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At the end of 2019, Brock vs. Fedor still the only fight Dana White wanted that was never made

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Reflecting on the past decade of matchmaking successes, the UFC president still has one fight that he’s disappointed he couldn’t make happen.

Bellator Japan - Fedor v Rampage Photo by Masashi Hara/Getty Images

After 20 years of running the UFC, there have to have been a few missed opportunities. Bouts that seemed like they should have happened, but didn’t. Remember when Jose Aldo was supposed to fight Anthony Pettis, or all the years wasted talking about a potential GSP vs. Anderson Silva matchup? Through it all, however, Dana White has only really seemed to have one fight that he wishes he could have made happen.

Even back in 2012, White seemed to know he’d slipped up. “I would have loved to make that fight with [Fedor] and Brock...” he told MMA Junkie. And 8-years (and several more failed attempts to bring Emelianenko into the Zuffa fold) later, that’s still very much the case.

“The only fight that I wanted to make that was never made was Brock Lesnar vs. Fedor Emelianenko,” White said in a recent interview released by the UFC. “We were going to do it at Texas Stadium. But I couldn’t get a deal done with Fedor, so it never happened.”

The reasons as to why that fight never got made are many. White would tell anyone that listened, for years, that it was all down to Fedor’s foolish management, headed by Vadim Finkelchtein.

“For the record? Vadummy, Vadummy knows,” White told Ariel Helwani back in 2011. “The deal that was offered to him, you know, and his fucking guy who was some political guy laughed at the deal. I bet you’re not laughing now, are you guys? It is what it is. I told you that day in the room, I told them. I said, guess what? He’s one punch away from being worth zero. Come in and take this opportunity, this is what the fans want to see, do it.”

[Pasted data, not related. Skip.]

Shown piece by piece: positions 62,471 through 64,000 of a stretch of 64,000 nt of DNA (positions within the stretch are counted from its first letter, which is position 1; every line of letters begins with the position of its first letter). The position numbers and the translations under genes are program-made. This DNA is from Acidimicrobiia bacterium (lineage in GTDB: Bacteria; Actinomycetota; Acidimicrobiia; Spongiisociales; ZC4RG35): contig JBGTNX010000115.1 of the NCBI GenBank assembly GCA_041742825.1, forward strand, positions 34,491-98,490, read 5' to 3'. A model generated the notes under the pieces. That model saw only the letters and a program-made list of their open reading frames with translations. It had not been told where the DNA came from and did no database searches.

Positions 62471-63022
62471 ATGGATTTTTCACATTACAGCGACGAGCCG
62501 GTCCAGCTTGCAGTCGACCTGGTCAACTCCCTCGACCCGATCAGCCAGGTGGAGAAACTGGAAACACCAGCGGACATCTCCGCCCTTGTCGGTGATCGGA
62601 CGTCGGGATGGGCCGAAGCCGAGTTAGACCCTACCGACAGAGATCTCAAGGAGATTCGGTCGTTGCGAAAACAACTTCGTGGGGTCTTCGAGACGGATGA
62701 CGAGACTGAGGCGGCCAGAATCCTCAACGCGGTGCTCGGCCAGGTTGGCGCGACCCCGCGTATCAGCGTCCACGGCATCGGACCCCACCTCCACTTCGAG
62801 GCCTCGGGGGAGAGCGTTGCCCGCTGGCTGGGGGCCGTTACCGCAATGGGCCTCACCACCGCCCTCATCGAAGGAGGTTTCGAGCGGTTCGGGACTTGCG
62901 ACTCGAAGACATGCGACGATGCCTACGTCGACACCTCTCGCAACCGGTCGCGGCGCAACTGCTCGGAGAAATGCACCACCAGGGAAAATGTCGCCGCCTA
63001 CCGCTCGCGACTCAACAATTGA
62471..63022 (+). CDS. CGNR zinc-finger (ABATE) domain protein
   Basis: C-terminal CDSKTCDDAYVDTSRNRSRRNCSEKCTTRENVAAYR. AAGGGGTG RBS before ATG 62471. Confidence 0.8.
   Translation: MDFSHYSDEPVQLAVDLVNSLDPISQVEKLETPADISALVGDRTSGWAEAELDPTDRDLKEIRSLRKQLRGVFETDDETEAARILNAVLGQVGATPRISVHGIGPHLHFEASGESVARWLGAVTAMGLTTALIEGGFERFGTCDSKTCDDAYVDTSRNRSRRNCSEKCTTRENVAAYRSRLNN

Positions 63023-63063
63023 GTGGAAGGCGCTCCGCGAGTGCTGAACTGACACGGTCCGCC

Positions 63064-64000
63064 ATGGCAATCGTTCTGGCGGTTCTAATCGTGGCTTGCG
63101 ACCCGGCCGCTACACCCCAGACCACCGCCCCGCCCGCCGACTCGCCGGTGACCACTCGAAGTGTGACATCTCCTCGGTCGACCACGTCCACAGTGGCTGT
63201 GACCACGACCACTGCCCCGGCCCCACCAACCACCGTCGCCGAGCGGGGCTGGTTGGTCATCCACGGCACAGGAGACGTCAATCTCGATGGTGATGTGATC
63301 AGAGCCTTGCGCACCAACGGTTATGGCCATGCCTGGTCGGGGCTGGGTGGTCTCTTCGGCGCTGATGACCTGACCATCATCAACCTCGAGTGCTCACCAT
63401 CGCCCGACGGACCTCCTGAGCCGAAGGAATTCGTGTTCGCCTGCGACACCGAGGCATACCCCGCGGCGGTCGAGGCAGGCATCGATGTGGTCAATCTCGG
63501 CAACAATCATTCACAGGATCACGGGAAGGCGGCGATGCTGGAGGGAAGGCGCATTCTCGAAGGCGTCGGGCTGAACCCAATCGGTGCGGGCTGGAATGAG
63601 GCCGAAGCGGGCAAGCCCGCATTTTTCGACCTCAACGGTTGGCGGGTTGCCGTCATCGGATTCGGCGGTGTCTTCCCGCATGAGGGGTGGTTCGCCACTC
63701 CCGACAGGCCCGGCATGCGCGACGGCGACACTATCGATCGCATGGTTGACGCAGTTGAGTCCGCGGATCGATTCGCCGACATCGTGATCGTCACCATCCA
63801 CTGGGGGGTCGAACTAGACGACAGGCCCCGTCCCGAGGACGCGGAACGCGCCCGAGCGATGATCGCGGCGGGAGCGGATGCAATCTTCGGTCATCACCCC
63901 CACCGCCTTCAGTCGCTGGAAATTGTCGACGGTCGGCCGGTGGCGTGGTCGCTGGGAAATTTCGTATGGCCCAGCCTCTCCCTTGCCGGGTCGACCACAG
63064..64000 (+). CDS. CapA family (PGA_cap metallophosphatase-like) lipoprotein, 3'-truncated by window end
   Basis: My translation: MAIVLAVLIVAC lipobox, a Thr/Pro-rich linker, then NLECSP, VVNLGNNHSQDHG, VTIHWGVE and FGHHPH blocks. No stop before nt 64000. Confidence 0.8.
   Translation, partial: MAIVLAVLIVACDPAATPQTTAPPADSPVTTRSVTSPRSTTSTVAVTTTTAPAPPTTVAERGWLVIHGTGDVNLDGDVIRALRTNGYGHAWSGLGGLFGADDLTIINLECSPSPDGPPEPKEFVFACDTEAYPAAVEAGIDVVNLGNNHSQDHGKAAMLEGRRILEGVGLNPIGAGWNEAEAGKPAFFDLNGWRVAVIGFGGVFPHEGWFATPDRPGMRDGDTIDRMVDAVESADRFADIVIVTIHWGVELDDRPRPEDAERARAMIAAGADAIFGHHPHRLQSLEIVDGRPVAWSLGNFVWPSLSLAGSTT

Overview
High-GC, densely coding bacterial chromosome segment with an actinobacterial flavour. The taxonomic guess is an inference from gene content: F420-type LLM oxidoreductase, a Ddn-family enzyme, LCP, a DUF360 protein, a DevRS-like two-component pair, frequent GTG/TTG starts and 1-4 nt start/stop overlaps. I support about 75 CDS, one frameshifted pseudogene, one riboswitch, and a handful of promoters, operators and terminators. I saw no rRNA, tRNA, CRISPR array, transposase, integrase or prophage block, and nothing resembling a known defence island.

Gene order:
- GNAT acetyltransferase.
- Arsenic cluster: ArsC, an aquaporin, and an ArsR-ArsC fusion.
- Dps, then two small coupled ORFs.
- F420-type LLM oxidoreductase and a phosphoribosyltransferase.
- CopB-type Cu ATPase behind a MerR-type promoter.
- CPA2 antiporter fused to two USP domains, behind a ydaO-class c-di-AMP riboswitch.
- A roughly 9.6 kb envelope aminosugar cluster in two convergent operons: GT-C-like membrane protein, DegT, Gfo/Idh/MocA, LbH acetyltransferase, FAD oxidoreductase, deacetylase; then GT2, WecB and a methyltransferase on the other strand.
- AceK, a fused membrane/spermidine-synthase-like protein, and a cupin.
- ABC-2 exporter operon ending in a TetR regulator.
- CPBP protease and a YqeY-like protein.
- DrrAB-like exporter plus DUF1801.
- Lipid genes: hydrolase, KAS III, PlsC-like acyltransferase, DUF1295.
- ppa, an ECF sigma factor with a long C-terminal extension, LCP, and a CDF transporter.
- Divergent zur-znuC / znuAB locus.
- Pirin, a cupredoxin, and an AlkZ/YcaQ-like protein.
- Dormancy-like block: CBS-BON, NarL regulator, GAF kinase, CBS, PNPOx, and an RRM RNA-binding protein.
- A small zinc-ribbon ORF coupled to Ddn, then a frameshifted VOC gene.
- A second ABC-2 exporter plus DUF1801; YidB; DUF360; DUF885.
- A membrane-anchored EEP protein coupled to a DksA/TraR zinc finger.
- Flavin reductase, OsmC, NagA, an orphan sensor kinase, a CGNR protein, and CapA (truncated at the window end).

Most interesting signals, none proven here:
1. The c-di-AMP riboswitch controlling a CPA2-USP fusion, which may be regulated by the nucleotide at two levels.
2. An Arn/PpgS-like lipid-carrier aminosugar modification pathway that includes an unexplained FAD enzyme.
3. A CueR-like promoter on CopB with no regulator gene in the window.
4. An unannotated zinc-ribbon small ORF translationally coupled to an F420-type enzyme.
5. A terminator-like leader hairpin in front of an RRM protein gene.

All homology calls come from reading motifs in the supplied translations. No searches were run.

Speaking to MMA Fighting in 2009, Fedor himself painted a slightly different picture of the negotiations. Most notably, Dana White’s bullish tactics, and the seeming insistence that the UFC didn’t need to negotiate – since Fedor wouldn’t find a better offer – were behind the breakdown—and not any failure to meet specific demands.

“Of course, over the conversation, one thing was promised,” Fedor explained of their meeting. “But, when the paperwork was received, it was something else. There was a very extensive dialogue between me and Dana, as well as Dana’s lawyers, but it didn’t go anywhere. In other words, Dana basically said, ‘Sooner or later, you’re going to end up fighting here anyway. You’re still going to say yes to this contract I’m giving you.’”

Eventually, whatever the demands, whatever the reasons, and whatever the UFC’s approach in trying to get the ‘Last Emperor’ to step into the Octagon, the result was failure. And for White, that will mean there’s always going to be one fight he’ll have to regret not seeing.